- No rock band wants to make white-bread suburbia music. But the culture of niche marketing drives them inevitably towards it. Makes you wonder how a guy like Elvis was loved by so many different demographics.
A couple of nights before Thanksgiving, I met my friend Brian at Mercury Lounge on Manhattan’s Lower East Side to see a showcase of a new band. Well, new to a major label, anyway – the Exies have just been signed to Virgin. Brian, a Billboard editor, has lots of contacts at EMI, Virgin’s parent company, and someone put him on the list for the show. I was his plus-one. We’ve been in these circumstances before; for whatever reason, Mercury, with its manageable size and semi-hip downtown location, has become the labels’ venue of choice for small showcases of promising new rock bands.
The Exies hail from California and made their name in the late-’90s Los Angeles rock scene, where their riff-heavy rock reportedly attracted the attention of Stone Temple Pilots’ Dean DeLeo. Their major-label debut will be out about a month into the new year. Virgin is doing a pretty good job of setting up the Exies – MTV2 has just broadcast a “You Hear It First” profile on the band, and it just so happened I saw it the day before Brian invited me to the show. The band members give good interview – they come off as unpretentious, self-deprecating and reasonably smart (”Exies” is a cheeky play on the Existentialists, a ’60s philosophy movement). I run hot and cold on the band’s kind of meat-and-potatoes rock, but EMI has been releasing some good rock acts lately (the Vines, OK Go, Coldplay), and so I went into the gig with an open mind.
The boys played their hearts out, but I came away convinced that the Exies are not my kind of band. This does not mean, however, that they won’t sell records. The Exies have a grungy, bashing rock sound that in its best moments sounds like a thrashier Nirvana but more often sounds freeze-dried, a little too studied. Though informed by post-grunge rock and punk, the Exies’ lamer songs are tousled instead of tough. It’s the kind of rock we started to hear on “alternative” radio in the late ’90s: one-word-name bands like Fuel, Filter, Tonic, Lifehouse, Nickelback. (Can I get some props for even remembering these bands’ names?) In short, no matter how good the Exies’ intentions, they’re on their way to producing Volvo Rock.
I coined the term Volvo Rock a few years ago to refer to rock that sounds like it was created by a focus group to target a 25-to-40-year-old suburban demographic. Truthfully, my term is kind of dated – I probably should have called it “SUV Rock,” but that doesn’t roll off the tongue, and there are too many asshole SUV owners. My archetypal Volvo Rock listener isn’t an asshole – she’s friendly, well-intentioned and wants to hear new music, but the bands that light her fire on the radio can’t be too dangerous; the White Stripes sound like noise to her. (She’s not necessarily a she, but her male counterpart is probably listening to more retrograde music, like the same old AC/DC or Steve Miller Band records he liked back in high school.) She’s not necessarily a soccer mom – she can, in fact, be quite young – but she’s a consumer with plenty of disposable income to spend not only on CDs, but on the stuff advertised on radio stations that play this music. Like the car in its title, Volvo Rock is safe, a lifestyle accessory.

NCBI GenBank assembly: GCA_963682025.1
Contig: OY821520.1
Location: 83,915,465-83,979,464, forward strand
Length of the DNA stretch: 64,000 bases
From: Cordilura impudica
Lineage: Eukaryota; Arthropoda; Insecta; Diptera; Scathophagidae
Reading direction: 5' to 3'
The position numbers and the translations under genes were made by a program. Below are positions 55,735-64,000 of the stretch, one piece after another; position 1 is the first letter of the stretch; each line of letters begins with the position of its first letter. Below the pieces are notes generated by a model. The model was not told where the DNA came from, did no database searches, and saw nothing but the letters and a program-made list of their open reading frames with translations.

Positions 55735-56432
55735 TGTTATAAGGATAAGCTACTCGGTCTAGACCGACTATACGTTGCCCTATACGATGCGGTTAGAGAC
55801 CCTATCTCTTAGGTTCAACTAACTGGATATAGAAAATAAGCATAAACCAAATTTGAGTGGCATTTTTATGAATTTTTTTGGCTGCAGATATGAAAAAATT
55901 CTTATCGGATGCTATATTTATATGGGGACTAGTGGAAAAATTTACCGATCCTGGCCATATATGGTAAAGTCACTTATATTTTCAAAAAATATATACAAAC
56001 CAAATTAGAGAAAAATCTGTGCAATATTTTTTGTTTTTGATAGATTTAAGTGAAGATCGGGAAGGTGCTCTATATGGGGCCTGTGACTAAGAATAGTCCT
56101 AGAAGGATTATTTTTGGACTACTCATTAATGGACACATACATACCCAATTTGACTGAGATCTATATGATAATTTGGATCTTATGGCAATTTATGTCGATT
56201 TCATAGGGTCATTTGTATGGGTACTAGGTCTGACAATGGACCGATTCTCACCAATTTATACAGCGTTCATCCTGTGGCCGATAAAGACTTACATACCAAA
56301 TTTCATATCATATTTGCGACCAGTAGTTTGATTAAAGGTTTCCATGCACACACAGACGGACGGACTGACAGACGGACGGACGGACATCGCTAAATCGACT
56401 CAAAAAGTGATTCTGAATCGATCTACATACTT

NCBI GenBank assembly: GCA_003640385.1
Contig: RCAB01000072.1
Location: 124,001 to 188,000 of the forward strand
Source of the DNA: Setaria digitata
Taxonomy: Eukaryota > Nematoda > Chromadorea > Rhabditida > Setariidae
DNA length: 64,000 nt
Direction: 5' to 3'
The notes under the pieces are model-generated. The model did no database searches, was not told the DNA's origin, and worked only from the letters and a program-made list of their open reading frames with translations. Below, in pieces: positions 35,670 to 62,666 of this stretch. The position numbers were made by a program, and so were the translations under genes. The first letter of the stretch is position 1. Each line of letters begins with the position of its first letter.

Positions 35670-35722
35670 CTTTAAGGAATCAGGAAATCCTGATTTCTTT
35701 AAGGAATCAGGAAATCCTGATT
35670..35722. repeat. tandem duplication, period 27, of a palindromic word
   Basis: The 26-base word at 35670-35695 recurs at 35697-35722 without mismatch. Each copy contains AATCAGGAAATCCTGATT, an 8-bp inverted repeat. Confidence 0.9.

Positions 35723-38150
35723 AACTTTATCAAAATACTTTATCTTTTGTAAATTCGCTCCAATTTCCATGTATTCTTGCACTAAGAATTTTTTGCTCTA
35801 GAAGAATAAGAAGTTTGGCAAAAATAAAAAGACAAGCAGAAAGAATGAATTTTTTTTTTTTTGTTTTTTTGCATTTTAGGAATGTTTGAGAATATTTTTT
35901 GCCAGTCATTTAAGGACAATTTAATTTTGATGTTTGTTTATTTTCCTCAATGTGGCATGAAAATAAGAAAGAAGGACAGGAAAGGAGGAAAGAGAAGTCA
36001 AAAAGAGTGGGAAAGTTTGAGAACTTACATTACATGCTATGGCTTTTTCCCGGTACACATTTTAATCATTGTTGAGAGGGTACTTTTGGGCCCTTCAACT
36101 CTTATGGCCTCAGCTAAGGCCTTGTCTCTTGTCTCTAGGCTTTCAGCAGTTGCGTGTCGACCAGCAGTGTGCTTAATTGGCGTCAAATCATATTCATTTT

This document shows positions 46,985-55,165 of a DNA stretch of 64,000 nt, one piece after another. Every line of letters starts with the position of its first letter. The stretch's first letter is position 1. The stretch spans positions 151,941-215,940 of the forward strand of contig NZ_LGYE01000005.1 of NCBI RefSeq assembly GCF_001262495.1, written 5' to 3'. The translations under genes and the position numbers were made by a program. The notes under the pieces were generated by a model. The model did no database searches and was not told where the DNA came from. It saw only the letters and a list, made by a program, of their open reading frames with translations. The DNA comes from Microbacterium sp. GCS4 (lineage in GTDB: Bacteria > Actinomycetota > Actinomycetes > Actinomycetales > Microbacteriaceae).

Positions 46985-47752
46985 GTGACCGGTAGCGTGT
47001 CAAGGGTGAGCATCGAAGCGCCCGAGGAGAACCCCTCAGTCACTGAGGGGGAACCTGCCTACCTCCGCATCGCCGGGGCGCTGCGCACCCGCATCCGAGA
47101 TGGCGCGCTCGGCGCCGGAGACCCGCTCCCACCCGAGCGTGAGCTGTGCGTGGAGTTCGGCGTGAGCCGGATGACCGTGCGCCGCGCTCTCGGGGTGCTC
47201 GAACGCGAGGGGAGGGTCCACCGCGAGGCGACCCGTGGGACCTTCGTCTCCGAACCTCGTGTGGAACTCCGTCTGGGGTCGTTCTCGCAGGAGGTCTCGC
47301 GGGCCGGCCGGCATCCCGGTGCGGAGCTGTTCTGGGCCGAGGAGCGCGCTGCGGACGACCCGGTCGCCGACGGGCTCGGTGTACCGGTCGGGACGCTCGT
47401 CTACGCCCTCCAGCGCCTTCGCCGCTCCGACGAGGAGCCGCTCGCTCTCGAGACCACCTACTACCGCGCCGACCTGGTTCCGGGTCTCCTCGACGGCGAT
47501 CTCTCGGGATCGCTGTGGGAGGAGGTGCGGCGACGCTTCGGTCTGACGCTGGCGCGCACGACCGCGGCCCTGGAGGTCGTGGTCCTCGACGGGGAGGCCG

What’s perverse about the existence of Volvo Rock, in its numbing uniformity, is that it’s the product of a culture of more choice, not less. We now have more niche genres than we can count, and more bands with a wide array of influences. Yet bands like the Exies end up being produced by people like Matt Serletic (Matchbox 20, Collective Soul) who move them toward uniformity. That’s because in our niche entertainment universe, artists have to super-serve a niche, not play to the masses. Gone are the days when a Zeppelin or a Police or even a U2 could play to everyone by being themselves; in the old days of mass culture, when we had fewer choices, bands believed they could win the hearts of all of us. It’s heartbreaking to see a band enter the business already aware that their only goal is to be the kind of act that vaguely satisfies a sliver of us.
A few nights after the Exies gig, as I settled on the couch after Thanksgiving dinner, I flipped around the tube and landed on NBC’s Elvis Lives. The program was produced by RCA Records to help them flog more copies of the big-selling Elv1s 30 #1 Hits during the holiday season. As I watched the slickly edited montage of testimonials to the King by current pop acts, I got to thinking about what it takes to sell an artist as universal as Elvis in the current market. The last two decades of Presley’s life, he was a purely commercial enterprise, and it’s hard to argue that even half of his career moves were motivated by artistry, rather than by product-shifting. Still, last night, what struck me about the footage of Presley himself in Elvis Lives was how unpretentious, how variety-show-simple his performances were. He wasn’t playing to any one group in the audience on Ed Sullivan or the ‘68 comeback special or Vegas; he was there to entertain them all. It was a stark contrast to the parade of artists on Elvis Lives declaring fealty to the King – Britney to Bono to Rob Thomas. “Hey, I like Elvis,” each seemed to be saying, “and even if I’m the only person on this show whose music you like, you should like Elvis, too.” Each niche was served, each demographic targeted. Perhaps a few Volvo Rock listeners were convinced to go buy the Elvis CD, and it might be refreshing for them to get reacquainted with music that wasn’t produced specifically for them.